Last Thursday evening, January 19, 2017, kicked off our very first MS Support Group* meeting for the Central Kentucky area! This monumental support effort has been in the works for a while, and a special thanks to Dana Galloway, our MS Coordinator, and Emily Wooldridge, fellow MS patient, for getting the ball rolling for MS warriors and their families.
What better way to appreciate those two gals and the brave souls who attended than to tell you about it in hopes that you, too, can come join us in the future!
(My administrative skills peek out here.)
The meeting room gathered MS patients (both genders) and their family members despite the crazy Lexington/Nicholasville Road, close-of-business-day traffic and congestion. The cool, soggy, misty rain added excitement in getting to the Central Baptist Hospital complex, newly renamed Baptist Health Lexington, on time, bad-hair-day hair intact, and nervous self focused and present. After figuring out the best place to park (see graphic above) and finding our way to the lower level of the 1720 Building Education Center, we followed the arrowed signs to the meeting room where others had already arrived and commenced socializing.
I signed myself and my husband in on the clipboard and created our self-adhesive nametags.
His read “Mark Taylor, ‘I’m with her.’ >>>>>” Mine read “Lori Taylor.” 🙂
Asserting courage despite my introverted anxiety, we chose two seats in the front row. Well, actually, I chose the seats while Mark confirmed the location of the nearest restroom.
Why is it that no one likes to sit in the front row anyway?
As long as I don’t have to speak in front of the crowd, I personally can see better, hear better, and be closer to the snack table! Haha!
So what happens first after everyone gets a snack, finds a seat, and we begin? We do introductions.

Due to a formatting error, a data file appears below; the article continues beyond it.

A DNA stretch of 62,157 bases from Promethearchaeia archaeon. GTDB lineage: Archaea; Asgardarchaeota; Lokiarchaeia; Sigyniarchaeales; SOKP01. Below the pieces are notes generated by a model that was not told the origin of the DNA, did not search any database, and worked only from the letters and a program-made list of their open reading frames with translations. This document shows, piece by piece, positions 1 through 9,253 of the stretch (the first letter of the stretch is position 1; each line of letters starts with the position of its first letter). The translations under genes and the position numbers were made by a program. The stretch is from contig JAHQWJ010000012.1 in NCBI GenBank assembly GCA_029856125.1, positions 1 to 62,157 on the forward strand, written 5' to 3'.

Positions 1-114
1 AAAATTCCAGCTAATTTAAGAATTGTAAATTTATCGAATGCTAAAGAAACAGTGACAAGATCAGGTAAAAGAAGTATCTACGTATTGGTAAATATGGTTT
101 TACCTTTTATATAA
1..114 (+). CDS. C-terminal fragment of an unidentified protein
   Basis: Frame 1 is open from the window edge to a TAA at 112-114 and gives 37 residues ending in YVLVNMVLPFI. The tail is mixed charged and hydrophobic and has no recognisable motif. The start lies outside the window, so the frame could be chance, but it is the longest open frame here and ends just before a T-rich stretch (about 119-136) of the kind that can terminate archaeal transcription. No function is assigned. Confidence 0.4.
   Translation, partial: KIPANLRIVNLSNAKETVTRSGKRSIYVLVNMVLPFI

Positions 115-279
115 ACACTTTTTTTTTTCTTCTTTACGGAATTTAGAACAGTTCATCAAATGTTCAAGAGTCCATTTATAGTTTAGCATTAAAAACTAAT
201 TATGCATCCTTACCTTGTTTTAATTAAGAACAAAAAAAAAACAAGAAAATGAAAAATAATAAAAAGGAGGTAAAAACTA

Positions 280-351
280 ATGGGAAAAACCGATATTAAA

Of course, we do introductions! I thought I might have to tell someone my name, but honestly, I had expected a smaller crowd.
No one wanted to go first, so our co-leader, Emily, began telling us about herself and her interest in support efforts. She explained the name of our group, “Learn to Fly,” inspired by the mighty geese, their astonishing flying “v,” and the amazing way they help take care of one another.
By the way, she has incredible spunk and if she had any jitters, she hid it well.
When she told us a little bit of her story and then looked around for someone to begin, a hush fell over the room like church on Sunday (if you’re a certain denomination, of course, like me. Wink. Wink.) My patience had paid off, the support group was established and meeting, so the least I could do was to help break the ice.
I stand up, tell my name, where I’m from, who I’m with, how many kids I have, when I was diagnosed with MS, and was then supposed to tell something interesting about myself. I confess my gold star nerd status, and then…
I don’t even remember what I said after that. Hahaha! I do remember people chuckling at me and Dana revealing that I was the secret newsletter planner/editor for our area MS Newsletter. After I finished my little shpill, I sat back down and listened to what fellow MSers had to say.